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The Day of the Dead (Spanish: Dia de Muertos) is a Mexican holiday celebrated throughout Mexico and in other cultures around the world. On this holiday, families and friends gather to pray for and remember deceased friends and family members. It is especially celebrated in Mexico, where the day is a public holiday. The celebrations take place on October 31st, November 1st and 2nd and are related to the Hallowtide Triduum: All Hallows 'Eve, Hallowmas and All Souls' Day.

The traditions associated with the holiday include building private altars, so-called ofrendas, honoring the deceased with sugar skulls, marigolds and the favorite foods and drinks of the deceased, and visiting graves with these gifts. They also leave belongings of the deceased.


Scientists trace the origins of the modern Mexican holiday to indigenous customs dating back hundreds of years, as well as an Aztec festival in honor of the goddess Mictecacihuatl. The holiday has spread all over the world. In Brazil, the Dia de Finados is a public holiday that many Brazilians celebrate by visiting cemeteries and churches. There are festivals and parades in Spain, and at the end of the day, people gather in cemeteries and pray for their loved ones who have passed away. Similar festivals are held in other European countries, and similar festivals are celebrated in many Asian and African cultures.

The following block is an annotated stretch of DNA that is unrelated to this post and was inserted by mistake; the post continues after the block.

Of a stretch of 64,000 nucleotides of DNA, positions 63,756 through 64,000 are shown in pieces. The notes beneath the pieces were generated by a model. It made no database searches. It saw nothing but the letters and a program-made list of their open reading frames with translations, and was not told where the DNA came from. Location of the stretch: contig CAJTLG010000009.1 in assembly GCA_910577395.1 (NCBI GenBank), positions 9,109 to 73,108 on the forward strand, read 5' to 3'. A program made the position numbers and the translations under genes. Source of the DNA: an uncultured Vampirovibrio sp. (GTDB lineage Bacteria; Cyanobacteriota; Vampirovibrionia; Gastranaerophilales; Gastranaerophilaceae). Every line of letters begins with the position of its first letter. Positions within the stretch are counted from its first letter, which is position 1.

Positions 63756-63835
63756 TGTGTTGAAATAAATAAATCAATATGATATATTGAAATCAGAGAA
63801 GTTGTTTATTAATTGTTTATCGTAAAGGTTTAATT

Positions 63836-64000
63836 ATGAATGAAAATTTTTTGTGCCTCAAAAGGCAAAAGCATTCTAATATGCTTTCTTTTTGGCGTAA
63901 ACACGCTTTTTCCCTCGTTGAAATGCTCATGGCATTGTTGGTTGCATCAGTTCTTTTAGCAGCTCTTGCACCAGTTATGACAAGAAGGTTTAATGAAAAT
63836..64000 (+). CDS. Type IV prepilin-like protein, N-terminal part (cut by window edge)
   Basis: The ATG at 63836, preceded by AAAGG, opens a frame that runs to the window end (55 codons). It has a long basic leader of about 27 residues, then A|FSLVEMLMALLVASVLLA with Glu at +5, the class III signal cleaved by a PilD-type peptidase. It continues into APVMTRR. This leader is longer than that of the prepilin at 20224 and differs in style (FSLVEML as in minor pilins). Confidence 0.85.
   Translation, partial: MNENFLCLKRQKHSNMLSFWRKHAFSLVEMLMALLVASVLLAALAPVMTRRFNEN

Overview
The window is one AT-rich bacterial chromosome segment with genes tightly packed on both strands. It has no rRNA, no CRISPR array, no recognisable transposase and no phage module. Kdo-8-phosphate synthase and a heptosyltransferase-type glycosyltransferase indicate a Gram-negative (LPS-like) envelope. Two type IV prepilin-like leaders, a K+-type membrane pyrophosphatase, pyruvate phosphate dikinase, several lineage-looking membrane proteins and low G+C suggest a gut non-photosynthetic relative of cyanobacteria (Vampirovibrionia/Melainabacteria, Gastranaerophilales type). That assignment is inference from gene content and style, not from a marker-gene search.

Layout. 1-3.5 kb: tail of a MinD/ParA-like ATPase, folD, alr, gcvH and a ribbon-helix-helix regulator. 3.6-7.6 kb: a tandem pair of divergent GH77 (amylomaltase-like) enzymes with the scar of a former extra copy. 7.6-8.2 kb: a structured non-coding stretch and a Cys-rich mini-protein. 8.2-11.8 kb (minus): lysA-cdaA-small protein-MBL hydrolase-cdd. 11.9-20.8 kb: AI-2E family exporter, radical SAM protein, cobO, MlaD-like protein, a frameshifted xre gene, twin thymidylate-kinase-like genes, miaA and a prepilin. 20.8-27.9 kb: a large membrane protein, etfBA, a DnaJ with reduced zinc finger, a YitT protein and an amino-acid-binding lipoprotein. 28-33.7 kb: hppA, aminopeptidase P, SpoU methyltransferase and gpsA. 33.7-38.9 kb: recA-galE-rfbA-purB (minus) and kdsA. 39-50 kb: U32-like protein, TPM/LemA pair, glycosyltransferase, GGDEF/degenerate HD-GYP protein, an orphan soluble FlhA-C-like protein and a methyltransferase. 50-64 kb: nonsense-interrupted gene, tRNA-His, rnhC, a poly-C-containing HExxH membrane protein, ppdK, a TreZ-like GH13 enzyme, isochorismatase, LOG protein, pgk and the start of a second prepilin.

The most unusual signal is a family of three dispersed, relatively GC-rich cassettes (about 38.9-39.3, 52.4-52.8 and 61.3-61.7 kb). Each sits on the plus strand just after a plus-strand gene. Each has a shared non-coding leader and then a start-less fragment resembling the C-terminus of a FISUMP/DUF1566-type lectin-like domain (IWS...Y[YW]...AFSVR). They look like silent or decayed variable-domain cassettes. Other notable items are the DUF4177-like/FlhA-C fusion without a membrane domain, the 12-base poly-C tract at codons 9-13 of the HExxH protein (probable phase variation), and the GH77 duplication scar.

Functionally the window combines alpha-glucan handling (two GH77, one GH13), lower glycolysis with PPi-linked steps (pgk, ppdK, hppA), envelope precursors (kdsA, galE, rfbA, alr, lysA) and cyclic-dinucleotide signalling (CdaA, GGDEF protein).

Each farm map was hand-painted before being digitally transferred to a computer.

It took 12 months to complete this detailed playing card set.

The design includes 14 original cards, including 12 face cards, a back card and a joker, hand-painted on canvas over the past 12 months. After the paintings were completed, they were digitally transferred to a computer and then printed.

Printed by USPCC on their classic air-cushioned finish


  • Final price plus shipping costs, no disclosure of value added tax according to § 6 Abs. 1 Z 27 UStG.

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